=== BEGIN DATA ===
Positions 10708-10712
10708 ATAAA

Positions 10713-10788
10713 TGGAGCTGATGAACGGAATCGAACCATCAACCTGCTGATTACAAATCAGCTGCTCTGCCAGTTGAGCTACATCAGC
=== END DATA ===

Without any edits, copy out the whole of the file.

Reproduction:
Positions 10708-10712
10708 ATAAA

Positions 10713-10788
10713 TGGAGCTGATGAACGGAATCGAACCATCAACCTGCTGATTACAAATCAGCTGCTCTGCCAGTTGAGCTACATCAGC